The afro is one of the quintessential hairstyles for black men and women. Taking advantage of the natural curl and features of our hair, we can get a great look that goes outwards and makes an impression. Of course, it is not a style that appeals to everyone. But for those who feel ready to rock the ‘fro, here’s our guide of helpful tips for how to grow an afro fast.
How Long Does It Take to Grow an Afro?
When it comes to determining how long it takes to grow an afro, there is no one answer to this question. If you want to know how to grow an afro fast, you need to consider your current hair length, your hair type, and about how long it takes for your hair to grow.
Afros have a lot of length to them, and the different curl types can impact how long your hair gets over time. To get an afro, you’re going to need at least a few inches. A simple way to determine your minimum necessary extended length is by comparing it to your hair type. For example, if you have type five hair, you’re going to need at least five inches of hair. If you have type three hair, then three inches.
It’s essential to note that these length requirements are for when you’ve extended out your hair. You don’t have to grow the lengths out that long to get the style you’re looking for.
As for how long it takes hair to grow, the average is about half an inch per month. That might vary slightly for you, but it can help you get a good idea of the time it’s going to take you to get the minimum length for your afro.
With that info out of the way, let’s get into some tips to help you grow an afro fast!
Keep Your Hair Moisturized
Keeping our hair moisturized is essential for almost any style, but it’s especially crucial for an afro. When our hair becomes dried out, it’s more brittle and prone to breaking—not desirable when you want to get your length out. On the other hand, moisturizing your hair not only keeps it healthy and flexible but helps it look great as well.
There are two core things that you can do to help your hair on this front. First up, drink lots of water. This is not only going to be good for your hair but for the rest of your body and health, too! If you want even more help on that front, you can also use moisturizing afro butter and other products to keep your hair hydrated. Depending on your hair texture, it can also be helpful to reduce how often you use shampoo.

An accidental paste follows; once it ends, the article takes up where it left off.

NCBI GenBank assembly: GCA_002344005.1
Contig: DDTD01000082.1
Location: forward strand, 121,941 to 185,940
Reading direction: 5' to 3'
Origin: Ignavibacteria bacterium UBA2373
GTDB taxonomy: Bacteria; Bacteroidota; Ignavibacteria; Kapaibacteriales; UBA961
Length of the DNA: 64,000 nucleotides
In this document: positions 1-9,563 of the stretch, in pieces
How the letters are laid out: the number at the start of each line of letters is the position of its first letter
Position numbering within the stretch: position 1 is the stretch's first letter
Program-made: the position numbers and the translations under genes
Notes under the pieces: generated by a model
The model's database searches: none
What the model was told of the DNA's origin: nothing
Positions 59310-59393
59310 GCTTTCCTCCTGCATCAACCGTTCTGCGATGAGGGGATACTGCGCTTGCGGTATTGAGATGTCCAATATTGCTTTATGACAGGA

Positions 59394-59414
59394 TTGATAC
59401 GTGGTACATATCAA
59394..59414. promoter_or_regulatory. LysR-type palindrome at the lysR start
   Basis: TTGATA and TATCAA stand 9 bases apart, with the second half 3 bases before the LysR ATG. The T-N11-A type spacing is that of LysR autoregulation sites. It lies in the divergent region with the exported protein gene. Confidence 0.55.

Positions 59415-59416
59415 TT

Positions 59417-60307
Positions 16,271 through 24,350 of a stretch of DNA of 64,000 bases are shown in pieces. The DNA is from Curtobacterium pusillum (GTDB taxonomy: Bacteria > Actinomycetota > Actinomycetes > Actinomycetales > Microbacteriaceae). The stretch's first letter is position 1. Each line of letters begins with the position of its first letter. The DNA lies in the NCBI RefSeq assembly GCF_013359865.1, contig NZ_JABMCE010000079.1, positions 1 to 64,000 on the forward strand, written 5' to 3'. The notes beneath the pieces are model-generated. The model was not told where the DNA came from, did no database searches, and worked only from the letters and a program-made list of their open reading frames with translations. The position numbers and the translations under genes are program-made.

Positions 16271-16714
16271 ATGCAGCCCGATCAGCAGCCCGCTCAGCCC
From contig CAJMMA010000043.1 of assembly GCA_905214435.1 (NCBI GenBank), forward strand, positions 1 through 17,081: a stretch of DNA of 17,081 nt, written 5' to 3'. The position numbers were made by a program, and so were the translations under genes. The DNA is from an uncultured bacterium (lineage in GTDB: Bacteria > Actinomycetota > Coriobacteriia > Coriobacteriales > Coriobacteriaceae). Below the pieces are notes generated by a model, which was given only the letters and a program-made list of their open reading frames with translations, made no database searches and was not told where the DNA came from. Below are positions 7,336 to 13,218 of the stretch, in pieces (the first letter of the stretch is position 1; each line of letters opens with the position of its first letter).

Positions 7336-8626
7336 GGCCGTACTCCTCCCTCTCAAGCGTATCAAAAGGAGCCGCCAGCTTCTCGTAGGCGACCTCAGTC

Figure Out if Conditioner Works for You
When it comes to hair, some of us do better with conditioner, and some of us don’t. If your hair feels soft all on its own, you may not need to worry about using it. However, if your hair feels dry, there’s a strong chance that integrating a conditioner product into your routine is going to do a lot. Just like with keeping things moisturized, conditioner can help prevent breakage to give you the best afro experience.
Swap out Your Hair Tools
As afros grow and have their shapes come together, how you work out your tangles is going to have an impact. Using a tight-toothed comb can disrupt your afro’s form, which we don’t want to see. Instead, you’re going to want to invest in a pick, along with a wide-toothed comb. These can help get rid of tangles without harming your afro in the same way others can.
In addition to these two pieces of equipment, you can also make use of your hands. Your fingers make for an excellent tool in working out tangles and groom your curls. Using your hands along with a hair pick and a wide-tooth comb make it most natural to puff out your hair for the best results.
Wrap Your Hair Before Bed
We’ve talked about a lot of things that can cause damage to your hair so far, and, oddly enough, going to bed is one of them! Lying down on a pillow can cause all sorts of friction, adding fuzz to your hair and also increasing the chance of breakage. Thankfully, there’s an easy solution to this: wrapping your hair with a durag or a scarf.
While durags have all sorts of other benefits (including style), their most important aspect for when you’re growing out an afro is the protection while you sleep. With proper wrapping, you can prevent issues with friction against your pillow, plus keep in that essential moisture for your locks.